“With respect to marriage licenses, the State has already opened the courthouse doors to opposite-sex couples without any moral, procreative, parenting, or fidelity requirements.  Exclusion of just one class of citizens from receiving a marriage license based upon the perceived ‘threat’ they pose to the marital institution is, at bottom, an arbitrary exclusion based upon the majority’s disapproval of the defined class.  It is also insulting to same-sex couples, who are human beings capable of forming loving, committed, enduring relationships.”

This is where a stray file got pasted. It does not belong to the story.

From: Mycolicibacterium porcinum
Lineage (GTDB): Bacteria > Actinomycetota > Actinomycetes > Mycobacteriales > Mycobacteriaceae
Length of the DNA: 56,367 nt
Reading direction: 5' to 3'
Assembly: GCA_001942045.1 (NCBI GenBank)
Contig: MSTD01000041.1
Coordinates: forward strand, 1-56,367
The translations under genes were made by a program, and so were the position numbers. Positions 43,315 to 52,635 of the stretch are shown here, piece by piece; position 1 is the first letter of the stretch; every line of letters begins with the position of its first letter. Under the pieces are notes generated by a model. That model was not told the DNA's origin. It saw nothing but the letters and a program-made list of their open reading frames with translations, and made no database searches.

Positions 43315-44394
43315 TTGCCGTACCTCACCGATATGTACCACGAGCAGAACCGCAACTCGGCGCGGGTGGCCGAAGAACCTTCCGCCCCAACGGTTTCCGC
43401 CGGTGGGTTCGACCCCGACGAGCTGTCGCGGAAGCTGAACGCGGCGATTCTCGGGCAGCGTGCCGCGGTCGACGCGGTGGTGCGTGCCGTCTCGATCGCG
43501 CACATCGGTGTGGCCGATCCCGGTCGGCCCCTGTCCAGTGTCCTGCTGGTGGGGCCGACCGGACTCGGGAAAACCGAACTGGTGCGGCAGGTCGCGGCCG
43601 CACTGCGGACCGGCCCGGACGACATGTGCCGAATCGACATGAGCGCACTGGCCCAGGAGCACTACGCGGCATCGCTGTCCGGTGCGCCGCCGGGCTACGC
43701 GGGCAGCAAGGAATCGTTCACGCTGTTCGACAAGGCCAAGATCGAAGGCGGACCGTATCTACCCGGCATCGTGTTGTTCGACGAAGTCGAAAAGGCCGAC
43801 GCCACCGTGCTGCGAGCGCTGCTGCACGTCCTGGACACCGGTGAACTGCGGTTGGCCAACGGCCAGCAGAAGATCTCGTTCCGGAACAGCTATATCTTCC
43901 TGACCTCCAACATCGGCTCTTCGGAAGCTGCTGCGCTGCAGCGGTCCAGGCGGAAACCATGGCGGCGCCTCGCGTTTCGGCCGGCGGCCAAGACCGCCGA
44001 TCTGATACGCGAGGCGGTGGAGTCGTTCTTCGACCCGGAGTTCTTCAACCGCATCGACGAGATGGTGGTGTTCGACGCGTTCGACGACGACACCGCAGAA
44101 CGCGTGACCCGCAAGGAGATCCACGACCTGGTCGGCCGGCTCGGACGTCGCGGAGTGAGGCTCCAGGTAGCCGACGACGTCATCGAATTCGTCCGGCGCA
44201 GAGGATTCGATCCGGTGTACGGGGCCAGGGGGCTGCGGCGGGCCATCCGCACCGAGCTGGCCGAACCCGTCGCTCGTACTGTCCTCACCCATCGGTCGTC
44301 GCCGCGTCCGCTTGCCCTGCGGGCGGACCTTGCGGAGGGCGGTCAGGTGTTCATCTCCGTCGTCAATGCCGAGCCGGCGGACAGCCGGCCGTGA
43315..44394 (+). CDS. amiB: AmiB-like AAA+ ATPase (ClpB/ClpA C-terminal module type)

Accordingly, the trial court held Oklahoma’s marriage discrimination against same-sex couples to be an unconstitutional deprivation of the equal protection of the laws commanded by the Fourteenth Amendment to the U.S. Constitution.  “Equal protection is at the very heart of our legal system and central to our consent to be governed.  It is not a scarce commodity to be meted out begrudgingly or in short portions.  Therefore, the majority view in Oklahoma must give way to individual constitutional rights.”  Indeed.